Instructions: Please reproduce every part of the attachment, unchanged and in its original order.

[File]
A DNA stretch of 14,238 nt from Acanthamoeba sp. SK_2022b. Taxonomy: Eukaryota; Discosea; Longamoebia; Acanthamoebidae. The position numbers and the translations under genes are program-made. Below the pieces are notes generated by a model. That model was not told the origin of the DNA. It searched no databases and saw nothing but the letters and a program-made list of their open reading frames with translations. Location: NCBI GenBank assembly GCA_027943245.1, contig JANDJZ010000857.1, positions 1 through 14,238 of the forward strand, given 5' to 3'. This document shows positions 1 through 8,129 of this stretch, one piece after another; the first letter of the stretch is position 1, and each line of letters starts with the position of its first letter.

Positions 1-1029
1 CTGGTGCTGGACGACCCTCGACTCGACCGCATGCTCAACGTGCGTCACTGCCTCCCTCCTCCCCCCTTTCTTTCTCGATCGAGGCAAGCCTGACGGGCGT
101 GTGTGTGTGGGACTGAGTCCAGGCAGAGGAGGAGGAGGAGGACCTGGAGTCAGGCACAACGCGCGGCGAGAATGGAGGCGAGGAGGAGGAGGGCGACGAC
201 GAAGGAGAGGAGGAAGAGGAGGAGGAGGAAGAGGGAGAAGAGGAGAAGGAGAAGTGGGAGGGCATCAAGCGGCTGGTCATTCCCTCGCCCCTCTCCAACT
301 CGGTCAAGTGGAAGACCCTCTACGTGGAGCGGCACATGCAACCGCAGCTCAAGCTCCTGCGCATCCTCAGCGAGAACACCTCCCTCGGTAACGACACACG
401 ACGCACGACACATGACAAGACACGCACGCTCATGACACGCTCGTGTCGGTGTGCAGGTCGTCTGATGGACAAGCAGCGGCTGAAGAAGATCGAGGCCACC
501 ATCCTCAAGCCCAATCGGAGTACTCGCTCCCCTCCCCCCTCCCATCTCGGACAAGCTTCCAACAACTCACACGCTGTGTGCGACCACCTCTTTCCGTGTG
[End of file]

A DNA stretch of 14,238 nt from Acanthamoeba sp. SK_2022b. Taxonomy: Eukaryota; Discosea; Longamoebia; Acanthamoebidae. The position numbers and the translations under genes are program-made. Below the pieces are notes generated by a model. That model was not told the origin of the DNA. It searched no databases and saw nothing but the letters and a program-made list of their open reading frames with translations. Location: NCBI GenBank assembly GCA_027943245.1, contig JANDJZ010000857.1, positions 1 through 14,238 of the forward strand, given 5' to 3'. This document shows positions 1 through 8,129 of this stretch, one piece after another; the first letter of the stretch is position 1, and each line of letters starts with the position of its first letter.

Positions 1-1029
1 CTGGTGCTGGACGACCCTCGACTCGACCGCATGCTCAACGTGCGTCACTGCCTCCCTCCTCCCCCCTTTCTTTCTCGATCGAGGCAAGCCTGACGGGCGT
101 GTGTGTGTGGGACTGAGTCCAGGCAGAGGAGGAGGAGGAGGACCTGGAGTCAGGCACAACGCGCGGCGAGAATGGAGGCGAGGAGGAGGAGGGCGACGAC
201 GAAGGAGAGGAGGAAGAGGAGGAGGAGGAAGAGGGAGAAGAGGAGAAGGAGAAGTGGGAGGGCATCAAGCGGCTGGTCATTCCCTCGCCCCTCTCCAACT
301 CGGTCAAGTGGAAGACCCTCTACGTGGAGCGGCACATGCAACCGCAGCTCAAGCTCCTGCGCATCCTCAGCGAGAACACCTCCCTCGGTAACGACACACG
401 ACGCACGACACATGACAAGACACGCACGCTCATGACACGCTCGTGTCGGTGTGCAGGTCGTCTGATGGACAAGCAGCGGCTGAAGAAGATCGAGGCCACC
501 ATCCTCAAGCCCAATCGGAGTACTCGCTCCCCTCCCCCCTCCCATCTCGGACAAGCTTCCAACAACTCACACGCTGTGTGCGACCACCTCTTTCCGTGTG